James O. Brien, private, 91st N. Y. Inf.; enl. Feb.10, 1865, three years.
Martin Cowan, private, 91st N. Y. Inf.; enl. Feb.10, 1865, three years.
John Burke, private, 91st N. Y. Inf.; enl. Feb. 10, 1865, three years.
Frederick Teuscher, private, 1st Army Corps; enl. Feb. 11, 1865, three years.
Levi Baxter Stickerman, private, 50th N. Y. Eng., Co. K; enl. Feb. 14, 1865, three years.
Charles Kingsley, private, 176th N. Y. Inf.; enl. Feb. 17, 1865, one year.
Joseph Davis, private, 24th N. Y. Cav.; enl. Feb. 17, 1865, one year.
Patrick Ryan, private, 50th N. Y. Eng.; enl. Feb. 14, 1865, one year.
William Moore, private, 194th N. Y. Inf.; enl. Feb 17, 1865, one year.
John Evans, private; must. Dec 26, 1865.
Frederick Shoak, private, 194th N. Y. Inf.; enl. Feb. 14, 1865, one year.
Abraham Van Orten, private, 194th N. Y. Inf.; enl. Feb. 14, 1865, one year.
Jefferson J. Stephens, private, 1st N. Y. Dragoons; enl. Feb. 28, 1865, one year.
Charles F. Cook, private, 1st Army Corps.; enl. March 9, 1865, three years.
John J. Jordan, private, 194th N. Y. Inf.; enl. March 13, 1865, one year.
Daniel Dowings, private, 5th N. Y. H. Art., Co. A; enl. Feb. 13, 1862, three years; at battles of Piedmont, Winchester, and Lynchburg.
George R. Toby, private, 194th N. Y. Inf.; enl. Feb. 23, 1865, one year.
Orlando Groom, private, 50th N. Y. Eng., Co. H. enl. Aug. 30, 1862, in battles of Fredericksburg, Rappahannock Station, Petersburg, and Hatcher’s Run.
Frederick Westerle, private; enl. Feb. 7, 1865.
Nathaniel W. Campbell, private, 107th N. Y. Inf., Co. C; enl. July 15, 1862, three years; at battles of Chancellorsville, Antietam, and Gettysburg.
Archelist Campbell, private, 107th N. Y. Inf., Co. C; enl. July 18, 1865, three years; at battles of Chancellorsville, Antietam, and Gettysburg; wounded in thigh at Chancellorsville; died of chronic dysentery at Atlanta.
Alfred C. Dates, private, 141st N. Y. Inf., Co. K; enl. Aug. 29, 1862, three years; wounded in finger at Dallas, Ga.
William Kellogg, private, 6th N. Y. Vet. Cav.; must, Nov. 5, 1861.
William Johnson, private; enl. Aug. 30, 1864, three years.
John Edwards, private, 5th N. Y. Cav.; enl. Sept. 1, 1864, one year.
Edmund Dan, private, 50th N. Y. Eng.; enl. Aug. 30, 1861, one year.
Morris Mannix, private; enl. Sept. 3, 1864, two years.
James M. Williams, private, 4th N. Y. Cav.; enl. Sept, 5, 1864, one year.
Charles Ostrander, private, 179th N. Y. Inf.; enl. Sept 3, 1864, one year.
Joseph Richard, private, 4th N. Y. Cav.; enl. Sept. 5, 1864, one year.
Ambrose Hardwich, private, 50th N. Y. Inf.; enl. Sept. 2, 1864, one year.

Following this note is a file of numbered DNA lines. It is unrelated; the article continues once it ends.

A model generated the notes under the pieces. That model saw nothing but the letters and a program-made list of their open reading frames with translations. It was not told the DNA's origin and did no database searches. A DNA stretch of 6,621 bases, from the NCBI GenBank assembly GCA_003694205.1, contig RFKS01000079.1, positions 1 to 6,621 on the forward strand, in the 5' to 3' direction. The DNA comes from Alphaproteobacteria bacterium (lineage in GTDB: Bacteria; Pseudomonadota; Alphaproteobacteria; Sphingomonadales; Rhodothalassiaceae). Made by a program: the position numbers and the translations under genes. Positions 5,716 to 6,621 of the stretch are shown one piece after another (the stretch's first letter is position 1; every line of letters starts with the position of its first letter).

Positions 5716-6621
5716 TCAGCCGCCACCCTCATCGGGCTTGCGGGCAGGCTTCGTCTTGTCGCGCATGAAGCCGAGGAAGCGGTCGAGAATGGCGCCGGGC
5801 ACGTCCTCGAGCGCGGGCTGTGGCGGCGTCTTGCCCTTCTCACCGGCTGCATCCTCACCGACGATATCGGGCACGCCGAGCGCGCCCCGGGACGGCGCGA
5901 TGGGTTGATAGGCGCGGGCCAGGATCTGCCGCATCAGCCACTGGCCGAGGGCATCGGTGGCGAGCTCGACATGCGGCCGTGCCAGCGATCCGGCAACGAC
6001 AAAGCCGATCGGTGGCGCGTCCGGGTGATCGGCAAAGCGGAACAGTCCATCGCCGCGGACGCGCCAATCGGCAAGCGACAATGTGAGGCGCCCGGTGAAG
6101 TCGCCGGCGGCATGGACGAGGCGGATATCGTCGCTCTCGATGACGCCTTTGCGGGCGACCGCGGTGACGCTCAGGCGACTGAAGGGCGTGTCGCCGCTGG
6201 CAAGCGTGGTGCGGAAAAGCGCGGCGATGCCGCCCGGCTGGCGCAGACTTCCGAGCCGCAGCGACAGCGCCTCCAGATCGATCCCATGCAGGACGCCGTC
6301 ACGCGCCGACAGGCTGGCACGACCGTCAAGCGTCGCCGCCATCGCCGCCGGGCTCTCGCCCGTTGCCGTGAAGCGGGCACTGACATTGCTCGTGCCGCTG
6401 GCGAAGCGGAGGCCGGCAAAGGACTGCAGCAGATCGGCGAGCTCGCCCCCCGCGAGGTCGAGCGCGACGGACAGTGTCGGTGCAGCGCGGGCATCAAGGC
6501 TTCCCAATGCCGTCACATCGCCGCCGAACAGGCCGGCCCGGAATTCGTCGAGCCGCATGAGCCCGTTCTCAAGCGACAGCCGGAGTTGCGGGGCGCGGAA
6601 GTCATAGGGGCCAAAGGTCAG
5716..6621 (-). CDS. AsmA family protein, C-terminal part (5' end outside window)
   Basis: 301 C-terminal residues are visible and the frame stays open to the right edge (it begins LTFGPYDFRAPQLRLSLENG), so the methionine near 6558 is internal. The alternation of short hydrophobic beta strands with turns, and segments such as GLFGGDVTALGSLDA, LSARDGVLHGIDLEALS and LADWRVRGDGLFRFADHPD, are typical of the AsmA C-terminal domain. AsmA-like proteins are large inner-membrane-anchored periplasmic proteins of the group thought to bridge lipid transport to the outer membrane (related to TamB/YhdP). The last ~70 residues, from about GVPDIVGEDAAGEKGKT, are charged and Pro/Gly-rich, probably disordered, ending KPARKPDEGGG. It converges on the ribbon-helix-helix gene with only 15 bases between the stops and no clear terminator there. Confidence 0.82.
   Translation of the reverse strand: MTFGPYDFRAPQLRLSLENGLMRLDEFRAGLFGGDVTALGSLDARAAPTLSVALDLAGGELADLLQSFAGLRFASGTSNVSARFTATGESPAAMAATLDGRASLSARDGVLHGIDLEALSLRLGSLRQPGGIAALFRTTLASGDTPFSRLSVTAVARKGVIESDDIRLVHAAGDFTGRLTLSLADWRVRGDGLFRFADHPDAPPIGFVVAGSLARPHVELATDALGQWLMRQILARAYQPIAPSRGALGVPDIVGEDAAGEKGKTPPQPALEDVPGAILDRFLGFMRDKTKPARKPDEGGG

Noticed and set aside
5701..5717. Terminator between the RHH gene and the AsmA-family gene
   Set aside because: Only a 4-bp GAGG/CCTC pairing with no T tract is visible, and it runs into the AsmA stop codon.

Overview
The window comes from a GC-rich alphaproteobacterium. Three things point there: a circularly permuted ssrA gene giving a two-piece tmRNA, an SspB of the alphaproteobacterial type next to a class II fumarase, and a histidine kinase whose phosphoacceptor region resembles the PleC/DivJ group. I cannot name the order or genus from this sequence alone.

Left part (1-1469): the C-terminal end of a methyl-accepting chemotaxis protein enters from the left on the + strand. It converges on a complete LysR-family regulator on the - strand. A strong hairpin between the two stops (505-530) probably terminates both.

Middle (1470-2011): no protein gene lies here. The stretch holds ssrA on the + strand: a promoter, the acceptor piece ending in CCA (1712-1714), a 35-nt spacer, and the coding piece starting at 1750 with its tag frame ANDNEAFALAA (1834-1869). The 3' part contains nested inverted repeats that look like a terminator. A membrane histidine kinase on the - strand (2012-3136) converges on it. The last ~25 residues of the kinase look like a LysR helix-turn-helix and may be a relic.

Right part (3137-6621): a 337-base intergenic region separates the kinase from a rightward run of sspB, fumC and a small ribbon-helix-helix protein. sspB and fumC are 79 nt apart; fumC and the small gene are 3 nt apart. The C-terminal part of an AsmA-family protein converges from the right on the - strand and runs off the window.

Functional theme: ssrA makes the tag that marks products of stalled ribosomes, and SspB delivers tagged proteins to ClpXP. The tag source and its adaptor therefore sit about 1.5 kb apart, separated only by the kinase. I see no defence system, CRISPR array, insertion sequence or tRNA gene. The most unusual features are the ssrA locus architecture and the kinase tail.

James Martin, private, 50th N. Y. Inf.; enl. Aug. 29, 1864, one year.
Bradley Groom, private, 50th N. Y. Inf.; enl. Aug. 25, 1864, one year.
Philip Croak, private, 50th N. Y. Regt.; enl. Sept. 2, 1864, one year.
William Ellison, private, 161st N. Y. Regt., Co. G; enl. Sept. 1, 1864, one year; at siege of Mobile and Spanish Fort.
Alphonse Webber, private, 161st N. Y. Inf.; enl. Sept.1, 1864, one year; at siege of Mobile and  Spanish Fort.
John Buller, private, 161st N. Y. Inf.; enl. Sept 1, 1864, one year.
George S. Cable, private, 161st N. Y. Inf.; enl. Aug. 31, 1864, one year.
Abram Wood McCord, private, 161st N. Y. Inf.; enl. Sept 1, 1864, one year.
John Tolon, 50th N. Y. Inf.; enl. Sept. 1, 1864, one year.
Henry W. Chase, private, 50th N. Y. Inf.; enl. Aug. 30, 1864, one year.
Ralph Hess, private, 50th N. Y. Regt.; enl. Aug. 26, 1864, one year.
Amos Conklin, private; enl. Sept. 3, 1864, one year.
Amos Conklin, Jr., private, 14th Art.; enl. Sept. 3, 1864, one year.
George H. Case, private, 85th N. Y. Inf.; enl. Sept. 3, 1864, one year.
Elias Green, private, 50th N. Y. Inf.; enl. Aug. 27, 1864, one year.
Lewis J. Kimball, private, 50th N. Y. Inf.; enl. Aug. 23, 1864, one year.
Charles G. Crandall, private, 85th N. Y. Inf.; enl. Sept. 2, 1864, one year.
Alexis S Hulbert, private, 85th N. Y. Inf.; enl. Sept. 1, 1864, one year.
Jacob V. Shappe, private, 85th N. Y. Inf.; enl. Sept. 3, 1864, one year.
Joseph N. Kibbe, private, 50th N. Y. Inf.; enl. Sept. 3, 1864, one year.
Harry Beardsley, private, 50th N. Y. Inf.; enl. Aug. 30, 1864, one year.
John Bryant, private, 1st N. Y. Dragoons; enl. Sept. 17, 1864, one year.
James A. Smith, private, 179th N. Y. Inf.; must. Sept. 1864, one year.
Frank Wehrle, private, 3d U. S. Cav.; three years; reported from headquarters A. A. P. M. G. W. D., N. Y.
Melville Slater, private, 5th N. Y. Art., Co. C; enl. July 31, 1862, three years.
Benjamin Smalley, private, 141st N. Y. Inf., Co. A; enl. Aug. 18, 1862, three years.
Norton Calvin Gregory, private, 141st N. Y. Inf., Co. I; enl. Aug. 20, 1862, three years; engaged in Battle at Lookout Mountain, Chattanooga; wounded in right cheek; disch. Sept. 1, 1864.
Zeno Whitcomb, private, 141st N. Y. Inf.; enl. Aug. 14, 1862, three years.
Wm. Edgar Palmer, 1st sergt., 86th N. Y. Inf.; enl. Aug. 13, 1862, three years.
Jerry L’Amoreaux, private, 23d N. Y. Inf.; enl. One year and six months.
James Clark, private, 194th N. Y. Inf., Co. B; enl. March 6, 1865, one year.
John McCannich, drummer, 107th N. Y. Inf., Co. C; enl. July, 1861, three years; died near Atlanta, Ga., of chronic diarrhea, Oct. 11, 1864.